CENSUS 2010 : Nebraska's residents turn to urban living (Omaha, Lincoln: foreclosure, house)
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CENSUS 2010 : Nebraska's residents turn to urban living
Sixty-eight of the state's 93 counties lost population from 2000 to 2010 even as the state grew 6.7% over the decade to 1,826,341. More than half the population growth was Hispanic. The fastest-growing counties were home to Omaha and Lincoln, the state's two biggest cities, or their suburbs.
Nebraska's agricultural areas are booming because of high crop prices, and the state's 4.3% unemployment rate in December was second lowest in the nation.
This is where the jobs are going. Its the big urban areas, and the small and not-up-to-snuff smaller cities and communities are losing out because they are not watching and updating their communities for internet and facilities and housing issues.
Also social issues are needed as drug problems in the schools and in the community as a whole are killing the work force, as no workforce that can even function. The economy around the country contributes to this also.
Don't have an answer to the huge problem.
To reverse this trend, Nebraska needs to be pro-active.
The auctions of family ranches around here have become very disturbing - particularly because foreigners, particularly Chinese investors, are bidding on these properties, not only in NE but in the West, Plains, and Southwest, from reports from my friends elsewhere. The parents on the family ranches and farms proudly send their children to college - and then they don't come home, which leaves a steadily aging population on the ranches and farms to produce the food. Once they die off or become disabled, the kids don't want to move home, so they auction off the property.
This trend must be reversed.
The only way to do it is to attract younger people, who are desirous of a country life, to the rural areas. Young families who are not afraid of hard work, who do not want the bright-lights-big-city crowds and influences. They cannot afford to spend $1 million or more to buy a huge ranch, nor can they maintain a huge ranch on their own. But what CAN be done is to divide up the huge ranches into manageable hectares and sell the sections off to families. This must be done by advertising and with a lot of attention to details like water availability, etc. Then - as in homesteading days - the properties that are not maintained will go into foreclosure, and those who can make their homestead work can buy out the one next to them, etc. Owners of huge ranches do not want to deal with that, however; they want to sell out and be done with it.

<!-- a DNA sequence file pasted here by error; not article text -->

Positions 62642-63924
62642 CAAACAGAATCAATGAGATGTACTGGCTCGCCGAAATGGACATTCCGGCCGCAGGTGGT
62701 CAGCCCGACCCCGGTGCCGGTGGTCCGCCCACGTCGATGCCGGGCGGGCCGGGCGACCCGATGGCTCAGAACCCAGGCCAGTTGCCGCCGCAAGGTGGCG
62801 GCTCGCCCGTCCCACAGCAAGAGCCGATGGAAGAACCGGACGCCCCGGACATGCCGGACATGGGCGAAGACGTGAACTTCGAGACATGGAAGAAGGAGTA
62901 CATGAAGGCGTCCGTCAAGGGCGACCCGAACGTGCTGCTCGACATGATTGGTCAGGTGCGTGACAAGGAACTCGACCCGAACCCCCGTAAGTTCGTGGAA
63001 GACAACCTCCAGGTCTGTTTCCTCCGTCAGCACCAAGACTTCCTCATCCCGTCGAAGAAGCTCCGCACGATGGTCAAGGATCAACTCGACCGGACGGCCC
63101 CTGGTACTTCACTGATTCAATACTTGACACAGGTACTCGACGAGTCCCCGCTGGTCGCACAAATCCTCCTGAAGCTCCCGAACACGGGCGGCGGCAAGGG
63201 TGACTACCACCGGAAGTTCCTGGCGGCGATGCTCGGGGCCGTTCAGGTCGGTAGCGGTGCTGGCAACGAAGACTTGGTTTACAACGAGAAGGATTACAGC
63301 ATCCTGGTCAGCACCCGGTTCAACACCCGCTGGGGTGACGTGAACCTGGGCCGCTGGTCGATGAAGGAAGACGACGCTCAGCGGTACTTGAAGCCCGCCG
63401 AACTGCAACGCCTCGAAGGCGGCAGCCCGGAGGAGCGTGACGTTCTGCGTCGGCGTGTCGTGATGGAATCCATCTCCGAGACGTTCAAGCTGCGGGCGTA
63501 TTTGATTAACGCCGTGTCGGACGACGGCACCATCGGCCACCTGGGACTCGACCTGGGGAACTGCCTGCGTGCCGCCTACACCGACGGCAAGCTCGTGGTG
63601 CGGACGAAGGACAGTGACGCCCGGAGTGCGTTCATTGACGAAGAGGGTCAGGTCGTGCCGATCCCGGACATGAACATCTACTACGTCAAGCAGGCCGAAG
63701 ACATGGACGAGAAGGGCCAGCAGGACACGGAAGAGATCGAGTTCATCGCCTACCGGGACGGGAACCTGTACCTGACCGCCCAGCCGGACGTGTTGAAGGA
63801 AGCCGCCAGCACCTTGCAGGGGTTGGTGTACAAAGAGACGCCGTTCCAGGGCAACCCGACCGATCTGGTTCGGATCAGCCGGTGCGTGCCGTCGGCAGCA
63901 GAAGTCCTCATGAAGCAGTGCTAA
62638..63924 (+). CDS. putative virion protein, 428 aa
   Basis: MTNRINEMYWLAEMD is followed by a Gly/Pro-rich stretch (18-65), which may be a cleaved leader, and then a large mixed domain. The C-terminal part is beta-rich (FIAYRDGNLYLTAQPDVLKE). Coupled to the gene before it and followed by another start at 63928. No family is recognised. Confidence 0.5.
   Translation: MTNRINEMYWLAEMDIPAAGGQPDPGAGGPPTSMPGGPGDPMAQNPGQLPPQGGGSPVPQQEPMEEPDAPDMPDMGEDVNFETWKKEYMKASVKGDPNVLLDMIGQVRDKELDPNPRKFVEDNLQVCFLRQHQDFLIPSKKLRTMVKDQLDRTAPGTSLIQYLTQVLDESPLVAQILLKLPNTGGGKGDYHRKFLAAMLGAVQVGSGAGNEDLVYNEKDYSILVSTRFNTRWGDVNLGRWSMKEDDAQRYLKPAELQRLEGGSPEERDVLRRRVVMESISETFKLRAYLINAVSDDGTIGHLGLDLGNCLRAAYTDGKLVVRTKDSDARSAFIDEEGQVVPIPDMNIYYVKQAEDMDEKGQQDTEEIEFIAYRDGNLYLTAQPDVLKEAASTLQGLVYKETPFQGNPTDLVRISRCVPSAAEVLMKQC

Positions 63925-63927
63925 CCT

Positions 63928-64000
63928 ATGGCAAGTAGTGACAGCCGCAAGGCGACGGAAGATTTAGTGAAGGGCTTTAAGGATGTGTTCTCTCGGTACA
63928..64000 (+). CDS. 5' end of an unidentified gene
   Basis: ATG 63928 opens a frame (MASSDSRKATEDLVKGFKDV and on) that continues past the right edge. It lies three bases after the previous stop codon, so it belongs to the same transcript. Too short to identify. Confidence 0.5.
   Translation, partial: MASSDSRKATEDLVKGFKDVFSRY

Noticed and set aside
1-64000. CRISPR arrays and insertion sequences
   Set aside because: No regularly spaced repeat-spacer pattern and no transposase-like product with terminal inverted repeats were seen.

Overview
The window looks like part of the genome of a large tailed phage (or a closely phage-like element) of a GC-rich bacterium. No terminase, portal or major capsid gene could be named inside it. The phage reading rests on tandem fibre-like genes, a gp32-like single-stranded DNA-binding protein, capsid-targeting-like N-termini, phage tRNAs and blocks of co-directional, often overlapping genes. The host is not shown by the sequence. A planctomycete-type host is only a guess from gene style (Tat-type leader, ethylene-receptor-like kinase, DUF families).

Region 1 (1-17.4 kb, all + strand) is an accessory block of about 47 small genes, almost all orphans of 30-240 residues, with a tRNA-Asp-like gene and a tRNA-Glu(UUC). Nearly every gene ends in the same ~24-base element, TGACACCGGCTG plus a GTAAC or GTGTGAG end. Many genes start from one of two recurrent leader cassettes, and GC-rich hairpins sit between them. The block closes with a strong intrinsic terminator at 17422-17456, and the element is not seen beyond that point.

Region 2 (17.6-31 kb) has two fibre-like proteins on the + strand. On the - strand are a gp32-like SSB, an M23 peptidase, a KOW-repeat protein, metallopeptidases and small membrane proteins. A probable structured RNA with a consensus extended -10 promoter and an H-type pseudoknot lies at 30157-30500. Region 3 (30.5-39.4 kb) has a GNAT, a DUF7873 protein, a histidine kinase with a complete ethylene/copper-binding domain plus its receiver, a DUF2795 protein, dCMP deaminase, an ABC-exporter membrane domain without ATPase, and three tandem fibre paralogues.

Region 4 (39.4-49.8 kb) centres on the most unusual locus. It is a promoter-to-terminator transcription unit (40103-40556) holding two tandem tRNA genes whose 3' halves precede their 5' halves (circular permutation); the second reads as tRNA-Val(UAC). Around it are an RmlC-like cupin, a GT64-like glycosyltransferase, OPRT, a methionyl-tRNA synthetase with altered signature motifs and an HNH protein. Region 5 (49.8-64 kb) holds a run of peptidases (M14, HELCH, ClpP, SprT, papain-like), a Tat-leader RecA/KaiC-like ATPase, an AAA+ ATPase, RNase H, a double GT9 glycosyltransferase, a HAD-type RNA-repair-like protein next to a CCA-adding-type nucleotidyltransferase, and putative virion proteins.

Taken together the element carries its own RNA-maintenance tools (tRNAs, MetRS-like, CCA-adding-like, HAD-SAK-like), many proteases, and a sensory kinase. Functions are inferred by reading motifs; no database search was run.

If I could only win the lottery, I'd be at the next ranch auction, outbid everyone, and prove that it could work.
As it is, we are sitting on 60 acres, raising our own cattle, have built a green house for plant starts to either plant in our own garden or sell, are raising chickens and sell eggs - while we hope to make money and be a reliable organic source for produce, we are determined to be as self-reliant as possible. Other people who have different dreams - like building smelting plants for iron, making their own pottery, even bread-baking and pastry making - can slowly take back the country life and not only wrest a livelihood, but perhaps even a profit from, the acres and acres of empty land that are currently being sold like a mess of pottage to foreign investors.
I grew up on a farm, and have lived in the Midwest my entire life.
I think we need to admit that this trend of "draining the rural areas of population" has everything to do with the amount of acres farmers now farm. It used to be that there was a family on every 80 acre plot of ground - or at least on every quarter section. Said farm family probably had 4-6 kids (average) and never went very farm from home.
Today, a typical farmer covers 3,000 - 5,000 acres of ground. He's older, and probably only has 2-3 kids, if any are still living at home.